Diets And Metabolism
What are the effects of dieting on metabolic rate?
One particular problem that occurs with dieting is a significant reduction in metabolic rate. If your metabolic rate decreases then your body requires less energy for normal functioning and therefore unless you restrict your calorie intake, still further, you will be likely to fail to loose more weight or even put the weight back on. With severe dieting the metabolic rate may decrease to around of normal – this would have a very negative effect on weight loss.
If we use the example of a woman who reduces her calorie intake, by more than 1000 calories, to just 900 calories a day. Initially she looses a lot of weight – although most of the weight she looses is just stored water and glycogen which she will quickly put back on as soon as she returns to a normal diet – but after a while her metabolic rate slows to the point where she only needs 1000 calories a day. In this case even though she is consuming around 900 calories a day, her body now needs just 1000 calories a day to maintain normal body size and she is unlikely to loose a significant amount of additional body weight.
Your metabolism remains low after dieting and is slow to return to a normal level
An additional problem, is that her metabolic rate will not quickly return to normal, when a dieter returns to a normal calorie consumption (e.g. 2000 calories/day) they will be consuming 1000 calories more than what her body actually needs. Consuming around 1000 extra calories a day, would lead to a 2 pound gain in weight over a week. However, the actual weight they would put on, when returning to a normal diet would be even higher as they would quickly put on all the weight that was lost from water and glycogen early on in the diet. This is why people who come of strict diets may put on as much as 6 pounds in one week once they return to their normal eating habits.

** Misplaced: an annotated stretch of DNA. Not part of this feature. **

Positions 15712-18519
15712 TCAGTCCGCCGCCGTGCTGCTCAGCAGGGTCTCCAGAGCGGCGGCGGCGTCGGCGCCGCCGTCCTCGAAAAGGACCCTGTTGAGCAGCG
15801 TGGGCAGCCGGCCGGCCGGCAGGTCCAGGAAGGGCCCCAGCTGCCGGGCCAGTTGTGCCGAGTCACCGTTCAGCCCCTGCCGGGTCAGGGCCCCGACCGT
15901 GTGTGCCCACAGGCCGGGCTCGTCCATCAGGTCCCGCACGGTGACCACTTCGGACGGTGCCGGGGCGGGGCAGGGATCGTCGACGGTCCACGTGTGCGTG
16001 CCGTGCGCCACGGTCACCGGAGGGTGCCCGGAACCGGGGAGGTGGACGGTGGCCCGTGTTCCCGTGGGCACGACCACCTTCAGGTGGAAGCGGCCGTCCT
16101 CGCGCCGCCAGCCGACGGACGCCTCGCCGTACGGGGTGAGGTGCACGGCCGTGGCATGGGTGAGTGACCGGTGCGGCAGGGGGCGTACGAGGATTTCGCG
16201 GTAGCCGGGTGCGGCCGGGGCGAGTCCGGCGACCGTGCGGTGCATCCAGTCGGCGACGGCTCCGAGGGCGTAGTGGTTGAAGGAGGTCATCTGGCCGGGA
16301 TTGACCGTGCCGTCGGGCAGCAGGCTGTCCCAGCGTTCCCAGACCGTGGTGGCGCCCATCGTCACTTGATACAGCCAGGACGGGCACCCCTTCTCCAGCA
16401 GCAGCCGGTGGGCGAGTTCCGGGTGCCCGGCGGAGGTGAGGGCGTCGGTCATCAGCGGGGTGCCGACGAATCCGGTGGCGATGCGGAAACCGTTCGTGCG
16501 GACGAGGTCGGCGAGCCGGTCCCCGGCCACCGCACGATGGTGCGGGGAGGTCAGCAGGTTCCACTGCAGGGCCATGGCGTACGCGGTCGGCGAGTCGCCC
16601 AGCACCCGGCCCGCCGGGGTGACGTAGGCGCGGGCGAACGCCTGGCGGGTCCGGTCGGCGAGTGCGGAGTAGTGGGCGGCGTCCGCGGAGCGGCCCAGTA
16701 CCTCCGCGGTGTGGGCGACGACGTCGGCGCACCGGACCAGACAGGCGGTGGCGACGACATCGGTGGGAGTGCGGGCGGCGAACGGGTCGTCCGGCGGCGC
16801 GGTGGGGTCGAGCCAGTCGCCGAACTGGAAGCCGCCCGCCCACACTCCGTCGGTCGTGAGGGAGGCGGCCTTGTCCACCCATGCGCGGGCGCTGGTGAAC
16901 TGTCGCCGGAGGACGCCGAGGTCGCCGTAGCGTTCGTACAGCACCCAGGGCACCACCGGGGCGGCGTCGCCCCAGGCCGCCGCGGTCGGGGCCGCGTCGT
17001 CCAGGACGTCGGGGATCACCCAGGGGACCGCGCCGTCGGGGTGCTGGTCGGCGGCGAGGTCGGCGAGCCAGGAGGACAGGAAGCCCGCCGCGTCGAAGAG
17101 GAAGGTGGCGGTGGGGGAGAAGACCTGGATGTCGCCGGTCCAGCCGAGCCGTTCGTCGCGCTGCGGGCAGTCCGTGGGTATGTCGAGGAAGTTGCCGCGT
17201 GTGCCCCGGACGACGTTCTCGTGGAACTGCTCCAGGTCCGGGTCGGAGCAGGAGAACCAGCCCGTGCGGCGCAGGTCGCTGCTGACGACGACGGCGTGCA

Reductions in muscle mass and the effect on metabolism when dieting
Another factor to consider is that highly restrictive diets will lead to a reduction in muscle mass. Since lean muscle is metabolically active, any reduction in muscle mass will lead to additional reductions in the metabolic rate and make dieting less successful. A reduction in muscle mass, occurs through dieting because the body breaks down muscle tissue to use as an energy source because it isn’t getting enough energy supplied through the diet. Therefore the lower dietary intake the greater the loss of muscle mass will be.
A less restrictive controlled diet is more effective in the long run
By using a controlled diet – reducing your calorie intake by around 500 calories a day – you will be less likely to lower the metabolic rate, or lose muscle mass, and therefore will be more successful in the long run. A controlled dieter could expect to loose 1-2 pounds of fat per week.
Diets and metabolism summary:
- Diets can significantly affect metabolism by reducing metabolic rate and compromising weight loss
- Metabolism is slow to return to normal following dieting which can lead to dieters rapidly gaining weight if they stop the diet
- Diets can also lead to reductions in muscle mass which can lead to additional reductions in metabolic rate
- Less restrictive diets have less of a negative effect on metabolism and are more succesful in the long run.